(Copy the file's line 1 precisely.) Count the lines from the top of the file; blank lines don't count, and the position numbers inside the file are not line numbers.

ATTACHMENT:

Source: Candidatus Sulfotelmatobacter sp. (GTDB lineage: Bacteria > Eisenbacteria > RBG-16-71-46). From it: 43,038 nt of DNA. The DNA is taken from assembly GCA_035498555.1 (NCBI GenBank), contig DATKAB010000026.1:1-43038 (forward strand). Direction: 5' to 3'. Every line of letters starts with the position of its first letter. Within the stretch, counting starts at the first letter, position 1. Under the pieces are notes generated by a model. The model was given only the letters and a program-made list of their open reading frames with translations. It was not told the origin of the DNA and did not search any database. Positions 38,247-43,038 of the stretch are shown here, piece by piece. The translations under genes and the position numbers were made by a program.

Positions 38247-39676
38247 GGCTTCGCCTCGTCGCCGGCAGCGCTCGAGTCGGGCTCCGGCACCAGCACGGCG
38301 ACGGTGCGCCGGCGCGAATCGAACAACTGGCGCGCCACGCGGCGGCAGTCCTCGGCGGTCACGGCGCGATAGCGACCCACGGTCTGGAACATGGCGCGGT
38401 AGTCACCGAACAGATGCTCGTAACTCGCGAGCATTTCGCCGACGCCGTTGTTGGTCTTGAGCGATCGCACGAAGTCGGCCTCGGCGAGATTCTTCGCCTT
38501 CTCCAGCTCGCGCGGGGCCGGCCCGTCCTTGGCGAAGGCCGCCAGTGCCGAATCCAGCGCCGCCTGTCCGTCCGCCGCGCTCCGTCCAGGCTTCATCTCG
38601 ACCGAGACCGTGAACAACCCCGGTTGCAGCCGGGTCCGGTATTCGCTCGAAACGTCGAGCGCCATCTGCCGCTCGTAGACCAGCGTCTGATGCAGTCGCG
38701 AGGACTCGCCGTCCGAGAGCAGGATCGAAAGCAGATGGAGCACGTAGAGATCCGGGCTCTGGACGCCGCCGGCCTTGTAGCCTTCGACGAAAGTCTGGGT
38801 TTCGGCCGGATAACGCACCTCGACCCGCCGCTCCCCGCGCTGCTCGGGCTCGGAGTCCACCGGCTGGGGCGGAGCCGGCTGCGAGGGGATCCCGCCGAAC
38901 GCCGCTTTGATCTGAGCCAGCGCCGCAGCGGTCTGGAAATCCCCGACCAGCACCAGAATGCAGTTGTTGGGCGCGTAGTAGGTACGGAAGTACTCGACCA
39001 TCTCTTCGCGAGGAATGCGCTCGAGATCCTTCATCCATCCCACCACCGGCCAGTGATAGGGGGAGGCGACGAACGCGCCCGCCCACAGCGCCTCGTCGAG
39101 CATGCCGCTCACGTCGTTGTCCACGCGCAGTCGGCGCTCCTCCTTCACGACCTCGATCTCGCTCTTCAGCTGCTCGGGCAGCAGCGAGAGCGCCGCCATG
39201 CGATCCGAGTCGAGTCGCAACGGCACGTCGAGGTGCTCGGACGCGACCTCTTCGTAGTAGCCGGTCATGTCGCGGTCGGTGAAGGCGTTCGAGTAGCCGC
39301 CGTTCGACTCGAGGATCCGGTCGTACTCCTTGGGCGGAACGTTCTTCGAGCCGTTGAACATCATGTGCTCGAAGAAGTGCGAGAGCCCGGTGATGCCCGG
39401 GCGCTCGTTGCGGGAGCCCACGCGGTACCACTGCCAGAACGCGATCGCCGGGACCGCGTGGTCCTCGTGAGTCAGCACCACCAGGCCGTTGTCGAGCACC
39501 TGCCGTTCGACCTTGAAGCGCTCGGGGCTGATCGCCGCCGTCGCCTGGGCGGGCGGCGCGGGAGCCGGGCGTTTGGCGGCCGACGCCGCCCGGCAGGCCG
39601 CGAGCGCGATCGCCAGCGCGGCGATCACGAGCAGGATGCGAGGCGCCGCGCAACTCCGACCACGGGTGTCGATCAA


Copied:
Source: Candidatus Sulfotelmatobacter sp. (GTDB lineage: Bacteria > Eisenbacteria > RBG-16-71-46). From it: 43,038 nt of DNA. The DNA is taken from assembly GCA_035498555.1 (NCBI GenBank), contig DATKAB010000026.1:1-43038 (forward strand). Direction: 5' to 3'. Every line of letters starts with the position of its first letter. Within the stretch, counting starts at the first letter, position 1. Under the pieces are notes generated by a model. The model was given only the letters and a program-made list of their open reading frames with translations. It was not told the origin of the DNA and did not search any database. Positions 38,247-43,038 of the stretch are shown here, piece by piece. The translations under genes and the position numbers were made by a program.